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Dog bites to kidnapping: how King's Forensics uses canine DNA to solve crime

Discovering the structure of DNA
Professor Denise Syndercombe-Court

21 April 2023

It's not just human DNA that is used to solve crime. Increasingly, DNA from canines is being carefully collected and analysed by forensics experts to help give clues into criminal activity - from dog attacks on people and livestock to human-on-human crime. Professor Denise Syndercombe-Court explains how King's Forensics is leading the initiative to use canine DNA to assist with forensic cases.

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The spirit of Rosalind Franklin lives on at King’s. Her discovery of the helical structure of the molecule, leading to its iteration in the double-helix described by Watson and Crick in 1953 has had a profound influence on the biological sciences. Just over thirty years later Alec Jeffreys understood how visible patterns in the molecule could be used to determine a familial relationship and employed his methodology to solve the murders of two young girls in Leicester, transforming forensic science for the future. Research in forensic genetics continues world-wide and here in King’s Forensics we also continue that journey to provide more intelligence about a crime from material that not infrequently consists of only a handful of cells that are also often damaged by the environment in which they are found.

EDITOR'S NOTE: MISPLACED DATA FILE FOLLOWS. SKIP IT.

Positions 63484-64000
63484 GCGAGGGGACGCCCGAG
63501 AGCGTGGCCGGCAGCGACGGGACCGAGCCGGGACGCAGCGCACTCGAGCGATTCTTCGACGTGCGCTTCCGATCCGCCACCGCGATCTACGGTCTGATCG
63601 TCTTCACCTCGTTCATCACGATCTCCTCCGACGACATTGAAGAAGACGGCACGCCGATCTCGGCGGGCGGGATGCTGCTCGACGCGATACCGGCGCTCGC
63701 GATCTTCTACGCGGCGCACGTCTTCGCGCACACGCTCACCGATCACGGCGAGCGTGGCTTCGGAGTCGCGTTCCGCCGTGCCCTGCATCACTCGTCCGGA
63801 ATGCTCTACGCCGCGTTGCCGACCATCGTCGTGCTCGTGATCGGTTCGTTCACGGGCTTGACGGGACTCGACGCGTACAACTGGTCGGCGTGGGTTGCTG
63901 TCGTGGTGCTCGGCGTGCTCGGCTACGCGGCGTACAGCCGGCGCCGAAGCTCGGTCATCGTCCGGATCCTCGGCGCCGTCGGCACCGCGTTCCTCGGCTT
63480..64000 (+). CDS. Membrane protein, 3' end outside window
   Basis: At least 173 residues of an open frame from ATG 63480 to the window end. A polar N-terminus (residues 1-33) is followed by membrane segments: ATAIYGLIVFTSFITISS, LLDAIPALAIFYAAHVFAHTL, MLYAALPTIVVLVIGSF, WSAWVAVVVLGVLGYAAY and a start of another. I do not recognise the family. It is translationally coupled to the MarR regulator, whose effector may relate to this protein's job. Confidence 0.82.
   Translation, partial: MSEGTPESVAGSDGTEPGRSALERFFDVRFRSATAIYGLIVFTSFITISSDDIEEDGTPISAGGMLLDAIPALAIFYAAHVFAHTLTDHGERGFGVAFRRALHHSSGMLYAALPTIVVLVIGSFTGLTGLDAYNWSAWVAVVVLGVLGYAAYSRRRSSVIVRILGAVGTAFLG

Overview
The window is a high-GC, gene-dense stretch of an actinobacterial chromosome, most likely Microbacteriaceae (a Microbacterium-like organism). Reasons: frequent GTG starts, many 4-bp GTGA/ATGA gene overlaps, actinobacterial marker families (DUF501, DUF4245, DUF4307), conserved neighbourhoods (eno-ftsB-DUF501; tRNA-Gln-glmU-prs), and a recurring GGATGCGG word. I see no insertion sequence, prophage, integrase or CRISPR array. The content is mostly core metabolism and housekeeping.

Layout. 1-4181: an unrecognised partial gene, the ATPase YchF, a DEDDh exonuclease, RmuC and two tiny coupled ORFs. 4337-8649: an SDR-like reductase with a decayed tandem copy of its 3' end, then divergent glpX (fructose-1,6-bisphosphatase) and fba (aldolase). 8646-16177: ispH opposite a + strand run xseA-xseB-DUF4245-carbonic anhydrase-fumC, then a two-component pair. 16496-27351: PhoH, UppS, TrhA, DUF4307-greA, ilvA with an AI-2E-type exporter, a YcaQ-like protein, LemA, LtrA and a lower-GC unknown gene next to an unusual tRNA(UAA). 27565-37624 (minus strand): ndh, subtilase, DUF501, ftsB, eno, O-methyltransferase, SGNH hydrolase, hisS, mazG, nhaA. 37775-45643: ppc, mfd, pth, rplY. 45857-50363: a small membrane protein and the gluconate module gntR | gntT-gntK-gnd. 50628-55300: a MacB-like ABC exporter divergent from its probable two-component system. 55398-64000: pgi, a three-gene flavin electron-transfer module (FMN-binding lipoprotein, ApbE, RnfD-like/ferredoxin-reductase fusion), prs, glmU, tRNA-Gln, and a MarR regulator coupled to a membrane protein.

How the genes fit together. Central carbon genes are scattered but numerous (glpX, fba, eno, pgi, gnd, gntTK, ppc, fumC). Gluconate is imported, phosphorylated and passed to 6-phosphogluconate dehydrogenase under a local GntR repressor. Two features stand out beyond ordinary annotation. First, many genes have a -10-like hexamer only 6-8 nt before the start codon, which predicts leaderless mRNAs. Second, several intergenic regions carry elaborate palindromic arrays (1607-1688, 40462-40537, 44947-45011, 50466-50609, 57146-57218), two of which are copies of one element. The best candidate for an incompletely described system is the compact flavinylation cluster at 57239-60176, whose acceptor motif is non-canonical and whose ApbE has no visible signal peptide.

It is not just human DNA that can provide important evidence in a criminal case and, in collaboration with the Royal Veterinary College, we have been researching the ability to use similar techniques applied to canine DNA that we can use to assist forensic cases.

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Dogs are a common presence in human society and the ability to reveal a canine source of material at a crime scene and also provide genetic information for a robust identification can transform an investigation. While dogs may be responsible for some crimes, maiming or even leading to the death of a human, for example, they may also be the subject of a criminal attack on the dog. Dogs are also often responsible for attacks on livestock that are a significant million pound annual cost to farmers. Without something like a human DNA database, the identification of the animal from canine material is obviously problematic if there is no dog to compare to.

Breed identification, like human origin testing, is offered by commercial companies. It requires a significant amount of uncompromised material from the dog, which is often not available at a scene where a dog has been involved. Our research seeks to be able to infer the likely breed or type for intelligence purposes from these often tiny and compromised samples, looking for patterns in the data to provide guidance as to what the dog might look like to assist in the investigation.

It's not only direct involvement of a dog in a crime that can provide useful information to an investigation. Dogs are frequently bystanders to a crime and may leave their hairs at a crime scene, or on a victim. In current forensic casework such evidence may simply be determined as non-human and not considered further. However now we can sequence the mitochondrial DNA in the hair which could provide an important link to human perpetrators in cases such as kidnapping or illegal detention of humans.

In this story

Denise Syndercombe Court

Denise Syndercombe Court

Professor of Forensic Genetics

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